Date of Award


Document Type


Degree Name

Master of Science in Computer Science


Department of Electrical and Computer Engineering

First Advisor

Robert C. Leishman, PhD


Performing flight tests is a natural part of researching cutting edge sensors and filters for sensor integration. Unfortunately, tests are expensive, and typically take many months of planning. A sensible goal would be to make previously collected data readily available to researchers for future development. The Air Force Institute of Technology (AFIT) has hundreds of data logs potentially available to aid in facilitating further research in the area of navigation. A database would provide a common location where older and newer data sets are available. Such a database must be able to store the sensor data, metadata about the sensors, and affiliated metadata of interest. This thesis proposes a standard approach for sensor and metadata schema and three different design approaches that organize this data in relational databases. Queries proposed by members of the Autonomy and Navigation Technology (ANT) Center at AFIT are the foundation of experiments for testing. These tests fall into two categories, downloaded data, and queries which return a list of missions. Test databases of 100 and 1000 missions are created for the three design approaches to simulate AFIT's present and future volume of data logs. After testing, this thesis recommends one specific approach to the ANT Center as its database solution. In order to enable more complex queries, a Genetic algorithm and Hill Climber algorithm are developed as solutions to queries in the combined Knapsack/Set Covering Problem Domains. These algorithms are tested against the two test databases for the recommended database approach. Each algorithm returned solutions in under two minutes, and may be a valuable tool for researchers when the database becomes operational.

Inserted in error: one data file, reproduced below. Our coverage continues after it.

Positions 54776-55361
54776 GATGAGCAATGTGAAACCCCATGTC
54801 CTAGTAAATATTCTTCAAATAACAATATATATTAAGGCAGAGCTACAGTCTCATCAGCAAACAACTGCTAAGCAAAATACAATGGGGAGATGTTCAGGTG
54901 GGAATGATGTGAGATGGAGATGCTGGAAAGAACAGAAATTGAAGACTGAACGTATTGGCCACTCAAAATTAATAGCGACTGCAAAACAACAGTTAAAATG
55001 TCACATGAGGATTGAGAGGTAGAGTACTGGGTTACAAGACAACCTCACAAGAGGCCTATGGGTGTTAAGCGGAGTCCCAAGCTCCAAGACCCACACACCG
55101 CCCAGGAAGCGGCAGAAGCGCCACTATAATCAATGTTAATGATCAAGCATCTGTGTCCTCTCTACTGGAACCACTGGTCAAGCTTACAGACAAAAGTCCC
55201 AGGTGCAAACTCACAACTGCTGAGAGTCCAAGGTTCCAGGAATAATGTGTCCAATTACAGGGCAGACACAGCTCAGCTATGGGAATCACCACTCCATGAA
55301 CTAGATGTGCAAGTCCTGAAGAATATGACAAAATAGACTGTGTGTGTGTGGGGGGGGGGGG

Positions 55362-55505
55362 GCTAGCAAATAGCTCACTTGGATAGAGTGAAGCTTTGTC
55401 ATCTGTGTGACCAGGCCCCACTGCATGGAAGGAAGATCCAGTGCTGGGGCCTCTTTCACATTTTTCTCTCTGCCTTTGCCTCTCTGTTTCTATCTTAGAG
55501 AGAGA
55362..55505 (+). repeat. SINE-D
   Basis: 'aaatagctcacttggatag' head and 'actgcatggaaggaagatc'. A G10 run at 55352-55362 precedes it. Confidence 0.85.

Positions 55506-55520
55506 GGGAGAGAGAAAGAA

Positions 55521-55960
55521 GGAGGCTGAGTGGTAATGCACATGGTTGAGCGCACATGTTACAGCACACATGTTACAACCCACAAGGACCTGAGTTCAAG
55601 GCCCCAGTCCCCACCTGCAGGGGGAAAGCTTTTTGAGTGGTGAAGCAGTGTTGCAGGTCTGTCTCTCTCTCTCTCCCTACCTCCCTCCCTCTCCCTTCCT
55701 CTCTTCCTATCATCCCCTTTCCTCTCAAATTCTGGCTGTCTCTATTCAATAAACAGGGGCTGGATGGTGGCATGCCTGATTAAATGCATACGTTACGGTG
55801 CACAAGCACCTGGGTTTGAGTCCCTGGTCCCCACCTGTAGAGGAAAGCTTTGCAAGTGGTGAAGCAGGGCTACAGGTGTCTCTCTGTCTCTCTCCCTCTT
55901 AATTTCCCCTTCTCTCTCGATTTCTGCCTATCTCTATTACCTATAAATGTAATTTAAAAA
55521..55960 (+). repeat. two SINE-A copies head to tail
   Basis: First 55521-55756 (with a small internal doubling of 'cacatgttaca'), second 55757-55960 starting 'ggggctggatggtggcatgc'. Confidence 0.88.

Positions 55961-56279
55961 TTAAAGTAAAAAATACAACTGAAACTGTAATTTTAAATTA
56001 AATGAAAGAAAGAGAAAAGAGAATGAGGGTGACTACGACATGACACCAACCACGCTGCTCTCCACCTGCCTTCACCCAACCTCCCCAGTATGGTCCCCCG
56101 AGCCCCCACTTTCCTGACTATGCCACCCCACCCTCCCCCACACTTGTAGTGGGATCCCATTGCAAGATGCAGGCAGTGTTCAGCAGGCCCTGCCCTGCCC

AFIT Designator


DTIC Accession Number